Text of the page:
Ai Editorial: Seamlessness and relevance - what every interaction should reflect

First published on 23rd March, 2017

Ai Editorial: Airlines can attempt to serve passengers in two ways – pre-empt what a passenger might opt for or being ready for the next interaction after analyzing every digital click or interaction via all touchpoints, writes Ai’s Ritesh Gupta.

 

Making the most of every interaction is what every brand strives to achieve.

An airline may serve the passenger in an apt manner, say at the airport, but if, as an enterprise, there is no consistency in serving the traveller- say a question you have asked via Twitter after collecting your boarding pass and the staff at the gate isn’t aware of it - then it is bound to fall short in terms of seamlessness or relevance.

So connecting the dots between interactions so that it is available in the form of actionable data and blending it the context, location etc. in real-time is something that airlines need to target.

Why?

When the customer has means to ask a question related to their journey, then airlines better be prepared for it. It’s that simple.

In fact, optimization of every interaction is not just about travel. A customer is a part of new experiences that are all about seamlessness and relevance in every sphere of life. So when users are being served by a retail app or a cab hailing app the way they want, then why can’t the airline chosen responds in the same way.

Being prepared

What airlines can do can fall in two categories: proactive and reactive, and in both cases improving upon the functionalities of the touchpoints, including apps, and responding to a request, question etc. in the best possible manner.

- Improving every touchpoint in a proactive manner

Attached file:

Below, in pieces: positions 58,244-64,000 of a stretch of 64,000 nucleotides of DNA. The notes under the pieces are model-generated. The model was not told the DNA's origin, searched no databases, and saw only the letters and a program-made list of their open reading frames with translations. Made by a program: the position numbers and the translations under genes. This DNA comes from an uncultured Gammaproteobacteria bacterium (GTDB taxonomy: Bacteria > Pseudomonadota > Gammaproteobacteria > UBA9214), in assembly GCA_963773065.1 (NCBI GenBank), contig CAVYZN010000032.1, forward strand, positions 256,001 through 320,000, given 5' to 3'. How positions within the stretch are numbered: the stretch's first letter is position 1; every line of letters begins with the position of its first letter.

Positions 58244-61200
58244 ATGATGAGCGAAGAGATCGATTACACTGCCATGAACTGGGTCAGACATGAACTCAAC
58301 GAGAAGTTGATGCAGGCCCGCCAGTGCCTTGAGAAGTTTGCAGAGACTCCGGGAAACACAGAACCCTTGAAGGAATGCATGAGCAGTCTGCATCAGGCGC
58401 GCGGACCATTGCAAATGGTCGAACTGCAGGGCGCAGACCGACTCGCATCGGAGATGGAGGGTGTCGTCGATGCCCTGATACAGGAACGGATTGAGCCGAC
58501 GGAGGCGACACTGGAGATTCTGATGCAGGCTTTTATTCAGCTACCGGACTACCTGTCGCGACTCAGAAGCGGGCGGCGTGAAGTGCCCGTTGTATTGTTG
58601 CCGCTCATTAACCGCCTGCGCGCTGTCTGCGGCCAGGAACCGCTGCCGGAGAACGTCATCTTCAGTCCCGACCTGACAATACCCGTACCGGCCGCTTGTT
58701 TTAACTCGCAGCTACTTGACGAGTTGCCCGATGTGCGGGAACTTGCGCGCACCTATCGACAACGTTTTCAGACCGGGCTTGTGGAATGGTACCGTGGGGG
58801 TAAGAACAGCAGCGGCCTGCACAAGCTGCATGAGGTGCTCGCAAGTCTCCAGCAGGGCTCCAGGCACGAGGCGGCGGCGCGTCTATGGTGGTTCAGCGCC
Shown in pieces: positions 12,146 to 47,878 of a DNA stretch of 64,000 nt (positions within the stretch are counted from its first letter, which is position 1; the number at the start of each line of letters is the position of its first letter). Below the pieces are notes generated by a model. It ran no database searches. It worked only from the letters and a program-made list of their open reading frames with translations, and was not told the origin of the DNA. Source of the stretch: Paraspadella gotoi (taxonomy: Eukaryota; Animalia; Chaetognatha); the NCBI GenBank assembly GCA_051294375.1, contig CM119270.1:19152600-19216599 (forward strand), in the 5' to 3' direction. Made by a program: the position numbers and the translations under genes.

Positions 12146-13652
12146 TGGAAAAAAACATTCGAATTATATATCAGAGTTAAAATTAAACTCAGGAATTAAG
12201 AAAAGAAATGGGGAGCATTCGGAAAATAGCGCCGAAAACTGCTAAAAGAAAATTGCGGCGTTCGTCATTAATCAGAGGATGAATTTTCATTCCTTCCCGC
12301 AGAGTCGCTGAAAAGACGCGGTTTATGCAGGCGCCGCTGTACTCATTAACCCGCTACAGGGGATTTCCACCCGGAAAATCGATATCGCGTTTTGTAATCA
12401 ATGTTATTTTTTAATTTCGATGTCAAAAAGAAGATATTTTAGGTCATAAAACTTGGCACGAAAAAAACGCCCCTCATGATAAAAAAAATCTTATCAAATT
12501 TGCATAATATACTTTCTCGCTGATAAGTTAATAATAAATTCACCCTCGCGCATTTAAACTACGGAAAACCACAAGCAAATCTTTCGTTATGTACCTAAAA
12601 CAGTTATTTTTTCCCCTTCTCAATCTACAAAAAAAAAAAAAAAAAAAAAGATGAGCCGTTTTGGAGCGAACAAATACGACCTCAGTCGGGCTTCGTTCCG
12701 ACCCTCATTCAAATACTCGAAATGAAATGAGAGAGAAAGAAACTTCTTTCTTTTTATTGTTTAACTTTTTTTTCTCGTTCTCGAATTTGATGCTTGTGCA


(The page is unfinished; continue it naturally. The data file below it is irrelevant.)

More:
Easier said than done, but airlines need to look at the way an app like Uber simplifies the choice of cars, the connection time to the next cab, helping one to visualize where the cab is on the map, the estimated price for the journey, one-click answer to having a conversation with the driver or no clicks at all for payments once you share the details.

The same way airlines can refine their own trip planning, post buying and the day of journey functionalities.

Relevant message/ communication: Digital enterprises are looking at data that tells about “now” or the moment in context. Companies like Amazon are improving upon their offering for mobile app analytics, and supporting real-time analytics. Such insights are helping organizations to target segments from a variety of different data sources, send targeted notifications with personalized messages etc. If an airline can understand the intent, they can send relevant messages. For instance, if a family is looking for a flight to Paris and searches for activity related to Disneyland, Roland Garros tennis etc., then how should airlines gear up for retargeting? Rather than displaying same ads on Facebook or any website, shouldn’t the airline send any useful content or offer around the activity searched for? Yes, if an experience is being “sold”, it would be much better. Since the current shopping cart and the path the customer took to get there can tell you far more about what they do next than any number of prior bookings, do work on new ways to be relevant with notifications, ads and messaging. Airlines can look at crafting a recommendation algorithm, encompassing various stages of travellers’ journey including real-time travel disruption management. Be it for accurately predicting hidden interests, evaluating minute behavioral changes or working out recommendations for various contexts, a proactive approach can assist travellers, and even step up revenue generation.